Steve Hansen believes Sam Cane is ready for the toughest challenge of his short career on Saturday partly because he has the requisite mental toughness and an ability to put things in perspective.
It is a theme developed by the man himself, who stated yesterday as he prepared to take on a buoyant Springboks in what promises to be a blockbuster Rugby Championship test at Eden Park: "I'm not going to try to emulate Richie McCaw."
With the Boks one point ahead of the All Blacks, the winners will take a firm grasp of the Championship with two matches remaining - in New Zealand's case two tricky away tests against the Pumas and South Africa.
Heyneke Meyer's men showed in their recent dismantling of the Wallabies that they have the ability to ask questions of defences. Loose forwards Willem Alberts, Francois Louw and Duane Vermuelen will be charged with providing momentum for their team and 21-year-old Cane will be in the firing line, all the while judged against McCaw, a man who has played 119 tests.
"He's been the best in the world for a long time and he's obviously the leader of this All Blacks team so it makes sense that there's going to be a bit missing when he's not out there, but all I can do is go out there and play my game," Cane said.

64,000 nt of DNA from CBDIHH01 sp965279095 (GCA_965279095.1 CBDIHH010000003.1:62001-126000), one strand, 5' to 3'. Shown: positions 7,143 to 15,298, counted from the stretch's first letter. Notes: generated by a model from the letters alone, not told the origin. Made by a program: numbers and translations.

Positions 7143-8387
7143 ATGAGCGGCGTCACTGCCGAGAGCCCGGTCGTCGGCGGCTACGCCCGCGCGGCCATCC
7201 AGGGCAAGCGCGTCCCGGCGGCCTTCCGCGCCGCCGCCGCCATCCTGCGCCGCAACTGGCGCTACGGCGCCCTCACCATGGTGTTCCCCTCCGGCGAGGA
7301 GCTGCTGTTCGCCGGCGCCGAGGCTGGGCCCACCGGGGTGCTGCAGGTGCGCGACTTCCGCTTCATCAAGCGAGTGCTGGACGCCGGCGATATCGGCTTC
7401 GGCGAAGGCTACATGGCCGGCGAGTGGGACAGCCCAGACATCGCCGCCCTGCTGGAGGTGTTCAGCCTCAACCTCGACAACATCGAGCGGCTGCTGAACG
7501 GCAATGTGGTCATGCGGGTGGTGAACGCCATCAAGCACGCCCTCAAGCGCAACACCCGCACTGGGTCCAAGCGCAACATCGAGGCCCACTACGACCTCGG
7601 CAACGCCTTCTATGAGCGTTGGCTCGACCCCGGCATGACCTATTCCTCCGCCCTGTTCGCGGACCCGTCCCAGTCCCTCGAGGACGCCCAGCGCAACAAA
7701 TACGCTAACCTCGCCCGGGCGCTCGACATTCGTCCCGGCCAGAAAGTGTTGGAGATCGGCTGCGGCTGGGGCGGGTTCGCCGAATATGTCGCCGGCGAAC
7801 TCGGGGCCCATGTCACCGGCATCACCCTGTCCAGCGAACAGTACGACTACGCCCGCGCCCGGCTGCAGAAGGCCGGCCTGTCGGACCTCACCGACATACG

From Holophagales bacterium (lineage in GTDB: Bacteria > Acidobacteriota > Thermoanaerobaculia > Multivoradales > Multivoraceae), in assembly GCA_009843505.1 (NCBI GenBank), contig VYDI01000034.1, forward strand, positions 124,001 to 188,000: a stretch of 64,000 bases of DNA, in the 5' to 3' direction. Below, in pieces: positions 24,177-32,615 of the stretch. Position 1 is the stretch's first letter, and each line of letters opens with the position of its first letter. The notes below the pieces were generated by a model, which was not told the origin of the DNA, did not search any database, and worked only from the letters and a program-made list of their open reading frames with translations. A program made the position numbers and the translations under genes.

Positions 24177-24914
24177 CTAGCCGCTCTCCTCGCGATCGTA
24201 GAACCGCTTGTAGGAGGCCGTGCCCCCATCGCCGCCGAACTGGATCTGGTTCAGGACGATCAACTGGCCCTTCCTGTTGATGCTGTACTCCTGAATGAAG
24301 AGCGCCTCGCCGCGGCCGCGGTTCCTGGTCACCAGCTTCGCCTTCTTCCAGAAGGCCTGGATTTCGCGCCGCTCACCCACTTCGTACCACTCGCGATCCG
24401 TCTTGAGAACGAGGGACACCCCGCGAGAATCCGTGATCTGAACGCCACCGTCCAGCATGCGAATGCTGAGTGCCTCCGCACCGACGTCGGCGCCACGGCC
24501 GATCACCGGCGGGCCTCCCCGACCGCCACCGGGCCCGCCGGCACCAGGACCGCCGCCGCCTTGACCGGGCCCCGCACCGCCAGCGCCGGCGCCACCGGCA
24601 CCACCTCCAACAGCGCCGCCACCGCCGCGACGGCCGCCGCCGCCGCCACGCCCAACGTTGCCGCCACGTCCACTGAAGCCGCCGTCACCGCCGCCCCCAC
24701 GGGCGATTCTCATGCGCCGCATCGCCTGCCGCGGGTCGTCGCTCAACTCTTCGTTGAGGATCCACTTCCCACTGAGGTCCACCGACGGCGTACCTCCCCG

Asked whether New Zealand's long list of excellent No 7s - Graham Mourie, Michael Jones, Josh Kronfeld, McCaw et al - compounded the pressure and expectation, Cane said: "You put your own expectations on yourself and there are high expectations in this All Black environment so nothing really changes."
He said his Super rugby experiences with the Chiefs over the past two years had greatly helped his progression - despite his tussle for the No 7 jersey with Tanerau Latimer, which has often seen him warm the bench. "What you can draw from those is the last 10 minutes when you're defending on your line and defending for the game; trusting yourself and trusting your mates beside you. That's pretty important and obviously when teams have success it's only going to promote individuals from that team. The Chiefs have been very important in getting me here."
Hansen said of Cane, who has played only nine tests: "He's ready. He's been around the environment for quite some time now.
"He's a good athlete [and] mentally he's able to put things in perspective... [which is] not an easy job coming in and following a guy like McCaw because you're compared to him all the time. He's just got to be his own man and do his own things that he does really well.
"How does he cope? We've got to do a job in the tight five and if we don't ... then their loose forwards as a trio will dominate."
Cane's Chiefs' teammate Liam Messam's return from a hamstring injury will add more of a defensive element to the pack, with No 8 and skipper Kieran Read a crucial element to the All Blacks in rounding out the home team's loose trio.
Cane recognises both the responsibility placed on his shoulders and the opportunity.
Having made his test debut against Ireland last year, he started all three tests against France in June when McCaw was having his sabbatical.
He said: "It's good to be starting. After a warm-up with the All Blacks and the atmosphere you're always ready to go anyway so it will be good not having to wait."